Global brands continue to squeeze suppliers | The Daily Star
12:00 AM, October 18, 2020 / LAST MODIFIED: 12:44 AM, October 18, 2020

Editorial

Global brands continue to squeeze suppliers

High time brands put their money where their mouth is

Seven months since the onset of Covid-19, the RMG industry in the country appears to be reeling from the initial shock of losing out billions of dollars in cancellations and postponement of orders from at least 1,931 global brands. Following a massive international #PayUp campaign, some of the biggest brands made public commitments to pay in full for orders completed and in production, which helped the industry turn around within a short period of time—although not before tens of thousands of workers were laid off and terminated at the height of the pandemic. However, a recent report by the Center for Global Workers' Rights (CGWR), published in association with the Worker Rights Consortium (WRC), warns that the worst may be far from over, as brands and retailers are continuing to exert undue pressure on suppliers as they place new orders during the continued Covid-19 pandemic.

A survey of 75 suppliers from 15 countries between July 5 and August 21, 2020 shows that in 65 percent of cases, buyers demanded price cuts on new orders and on average, buyers told suppliers they must cut prices by 12 percent, relative to last year's price for the same product. Furthermore, suppliers surveyed said they have to wait 77 days after they complete and ship customers' new orders to receive payment, as opposed to 43 days prior to the pandemic. A majority of suppliers said they have less than half the order volume now relative to the same period last year and that they dismissed at least 10 percent of their workers, and are anticipating another 35 percent if current trends continue.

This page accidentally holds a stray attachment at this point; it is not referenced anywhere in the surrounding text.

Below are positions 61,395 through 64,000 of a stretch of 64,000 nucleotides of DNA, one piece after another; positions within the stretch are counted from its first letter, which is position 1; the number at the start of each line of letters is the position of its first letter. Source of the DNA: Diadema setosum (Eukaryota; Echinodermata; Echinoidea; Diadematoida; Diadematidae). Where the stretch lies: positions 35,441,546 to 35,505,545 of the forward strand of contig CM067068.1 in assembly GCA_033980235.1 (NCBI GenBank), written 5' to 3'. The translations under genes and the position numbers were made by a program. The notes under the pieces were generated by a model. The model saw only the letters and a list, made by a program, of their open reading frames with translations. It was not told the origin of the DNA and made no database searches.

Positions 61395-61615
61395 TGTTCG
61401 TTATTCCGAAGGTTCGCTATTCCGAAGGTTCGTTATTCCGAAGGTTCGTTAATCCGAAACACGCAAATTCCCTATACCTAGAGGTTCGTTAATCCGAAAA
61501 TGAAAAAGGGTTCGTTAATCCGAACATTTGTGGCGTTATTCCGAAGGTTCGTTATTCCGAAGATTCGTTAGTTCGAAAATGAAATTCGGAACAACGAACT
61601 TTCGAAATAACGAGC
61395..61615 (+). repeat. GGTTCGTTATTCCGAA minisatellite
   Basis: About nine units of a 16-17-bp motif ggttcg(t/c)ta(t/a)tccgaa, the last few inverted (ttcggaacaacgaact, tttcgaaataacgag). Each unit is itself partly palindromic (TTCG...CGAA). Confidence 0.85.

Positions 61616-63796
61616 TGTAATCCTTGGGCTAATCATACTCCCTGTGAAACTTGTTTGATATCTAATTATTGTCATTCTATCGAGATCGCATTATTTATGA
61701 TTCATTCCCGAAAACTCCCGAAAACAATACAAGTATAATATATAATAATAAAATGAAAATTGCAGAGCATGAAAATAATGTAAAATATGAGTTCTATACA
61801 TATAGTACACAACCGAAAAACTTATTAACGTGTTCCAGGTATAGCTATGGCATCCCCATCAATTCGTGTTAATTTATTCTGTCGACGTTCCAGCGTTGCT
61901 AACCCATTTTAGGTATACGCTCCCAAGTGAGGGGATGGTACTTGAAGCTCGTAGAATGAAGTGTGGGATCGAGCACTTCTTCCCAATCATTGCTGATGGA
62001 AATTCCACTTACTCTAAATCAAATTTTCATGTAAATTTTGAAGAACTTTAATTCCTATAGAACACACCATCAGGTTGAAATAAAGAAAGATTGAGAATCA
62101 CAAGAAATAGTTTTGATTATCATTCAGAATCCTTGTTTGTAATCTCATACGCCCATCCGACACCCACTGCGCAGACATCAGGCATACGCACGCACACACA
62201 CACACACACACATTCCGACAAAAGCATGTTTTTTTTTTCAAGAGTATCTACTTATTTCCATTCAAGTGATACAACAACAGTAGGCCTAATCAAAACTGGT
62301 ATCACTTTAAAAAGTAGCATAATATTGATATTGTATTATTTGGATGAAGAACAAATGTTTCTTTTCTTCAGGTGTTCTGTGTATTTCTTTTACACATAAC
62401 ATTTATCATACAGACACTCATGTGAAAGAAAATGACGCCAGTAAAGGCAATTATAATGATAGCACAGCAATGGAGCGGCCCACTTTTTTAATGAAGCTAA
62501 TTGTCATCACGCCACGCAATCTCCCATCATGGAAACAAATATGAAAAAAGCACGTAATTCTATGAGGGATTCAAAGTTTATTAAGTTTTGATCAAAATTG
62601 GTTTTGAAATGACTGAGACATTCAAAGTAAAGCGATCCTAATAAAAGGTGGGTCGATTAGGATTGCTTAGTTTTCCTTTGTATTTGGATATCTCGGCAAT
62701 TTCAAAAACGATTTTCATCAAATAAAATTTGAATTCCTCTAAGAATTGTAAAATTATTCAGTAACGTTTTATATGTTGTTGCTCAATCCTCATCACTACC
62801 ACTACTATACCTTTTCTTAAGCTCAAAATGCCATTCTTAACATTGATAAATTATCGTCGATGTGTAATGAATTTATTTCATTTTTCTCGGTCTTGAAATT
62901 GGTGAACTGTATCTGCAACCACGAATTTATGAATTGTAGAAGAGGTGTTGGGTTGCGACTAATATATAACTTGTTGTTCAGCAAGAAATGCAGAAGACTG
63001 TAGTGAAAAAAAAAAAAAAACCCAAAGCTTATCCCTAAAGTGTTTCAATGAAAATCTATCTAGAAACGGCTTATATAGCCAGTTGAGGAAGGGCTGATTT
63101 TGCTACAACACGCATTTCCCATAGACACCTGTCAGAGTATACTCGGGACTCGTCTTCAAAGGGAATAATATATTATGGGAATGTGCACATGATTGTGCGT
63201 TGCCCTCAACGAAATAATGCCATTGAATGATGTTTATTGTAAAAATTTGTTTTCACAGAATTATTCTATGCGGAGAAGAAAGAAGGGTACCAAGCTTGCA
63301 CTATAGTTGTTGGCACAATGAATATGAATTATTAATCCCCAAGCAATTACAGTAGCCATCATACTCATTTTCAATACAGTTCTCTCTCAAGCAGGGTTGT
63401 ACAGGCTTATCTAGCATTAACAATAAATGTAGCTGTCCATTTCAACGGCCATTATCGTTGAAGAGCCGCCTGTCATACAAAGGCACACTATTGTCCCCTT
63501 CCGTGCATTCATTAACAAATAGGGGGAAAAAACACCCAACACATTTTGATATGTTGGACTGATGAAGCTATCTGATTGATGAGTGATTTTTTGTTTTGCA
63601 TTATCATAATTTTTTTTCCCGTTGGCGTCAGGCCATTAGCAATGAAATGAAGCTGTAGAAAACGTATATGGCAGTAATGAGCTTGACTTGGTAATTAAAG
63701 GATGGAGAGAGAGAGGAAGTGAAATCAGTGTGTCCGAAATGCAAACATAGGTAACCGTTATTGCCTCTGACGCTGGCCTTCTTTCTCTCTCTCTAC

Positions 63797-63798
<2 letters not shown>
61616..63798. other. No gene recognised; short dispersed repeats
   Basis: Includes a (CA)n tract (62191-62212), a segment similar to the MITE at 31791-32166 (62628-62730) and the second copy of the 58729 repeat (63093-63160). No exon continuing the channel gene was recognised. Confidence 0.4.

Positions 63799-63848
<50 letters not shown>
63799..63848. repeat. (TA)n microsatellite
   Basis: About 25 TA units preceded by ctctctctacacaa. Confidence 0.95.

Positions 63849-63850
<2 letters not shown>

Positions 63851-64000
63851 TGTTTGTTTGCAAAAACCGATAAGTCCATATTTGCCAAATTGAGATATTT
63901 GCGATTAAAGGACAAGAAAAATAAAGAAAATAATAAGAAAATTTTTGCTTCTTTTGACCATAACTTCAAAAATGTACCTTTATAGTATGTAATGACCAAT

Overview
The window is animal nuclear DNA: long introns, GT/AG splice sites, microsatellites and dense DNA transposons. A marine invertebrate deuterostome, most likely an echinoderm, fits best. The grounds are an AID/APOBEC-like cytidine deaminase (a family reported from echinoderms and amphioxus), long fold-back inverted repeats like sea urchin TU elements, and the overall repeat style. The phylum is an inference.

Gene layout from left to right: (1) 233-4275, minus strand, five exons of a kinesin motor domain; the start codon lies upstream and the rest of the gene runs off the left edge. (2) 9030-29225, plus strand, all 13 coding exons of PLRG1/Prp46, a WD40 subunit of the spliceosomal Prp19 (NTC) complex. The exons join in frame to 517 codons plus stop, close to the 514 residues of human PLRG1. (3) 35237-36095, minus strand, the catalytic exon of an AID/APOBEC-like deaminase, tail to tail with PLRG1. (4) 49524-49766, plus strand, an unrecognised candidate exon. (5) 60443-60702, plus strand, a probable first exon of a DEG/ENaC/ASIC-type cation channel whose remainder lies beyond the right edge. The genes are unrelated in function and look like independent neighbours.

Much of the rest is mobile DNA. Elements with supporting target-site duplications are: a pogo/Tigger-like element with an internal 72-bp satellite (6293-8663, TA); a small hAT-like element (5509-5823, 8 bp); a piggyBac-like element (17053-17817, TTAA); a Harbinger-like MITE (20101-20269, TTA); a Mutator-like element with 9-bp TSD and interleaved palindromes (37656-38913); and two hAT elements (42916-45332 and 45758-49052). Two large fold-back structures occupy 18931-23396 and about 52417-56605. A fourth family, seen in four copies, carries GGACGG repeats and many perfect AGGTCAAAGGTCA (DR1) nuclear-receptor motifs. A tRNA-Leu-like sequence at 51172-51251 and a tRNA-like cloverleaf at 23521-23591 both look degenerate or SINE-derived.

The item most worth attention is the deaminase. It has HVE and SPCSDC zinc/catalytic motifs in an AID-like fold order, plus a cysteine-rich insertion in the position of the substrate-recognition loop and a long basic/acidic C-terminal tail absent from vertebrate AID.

The global supply chain is inherently unequal, in which big brands exercise tremendous power to negotiate terms that suit their interests at the cost of suppliers—which, in the end, are borne by workers. The pandemic has brought to the fore how little brands, who otherwise make grand statements about upholding worker rights, truly care about the vulnerability of workers down their supply chain. Thus far, some brands, such as H&M, have signed a Call to Action which commits them to work with governments and financial institutions to mobilise sufficient funding to keep manufacturers in business including payment of wages, as well as income-support and job-retention schemes to address the impact of the crisis. However, it does not obligate the signatory brands to commit to any payment themselves.

It is high time we ask them to put their money where their mouth is, and honour their commitments to their suppliers, rather than use the latter's financial stress in the pandemic as bargaining leverage to further squeeze them on price. Furthermore, if and when workers are laid off due to unfair purchasing practices, brands must commit to paying a significant share of the workers' unemployment benefits. We urge countries that are home to these brands to play their part in ensuring fair practices and prices.

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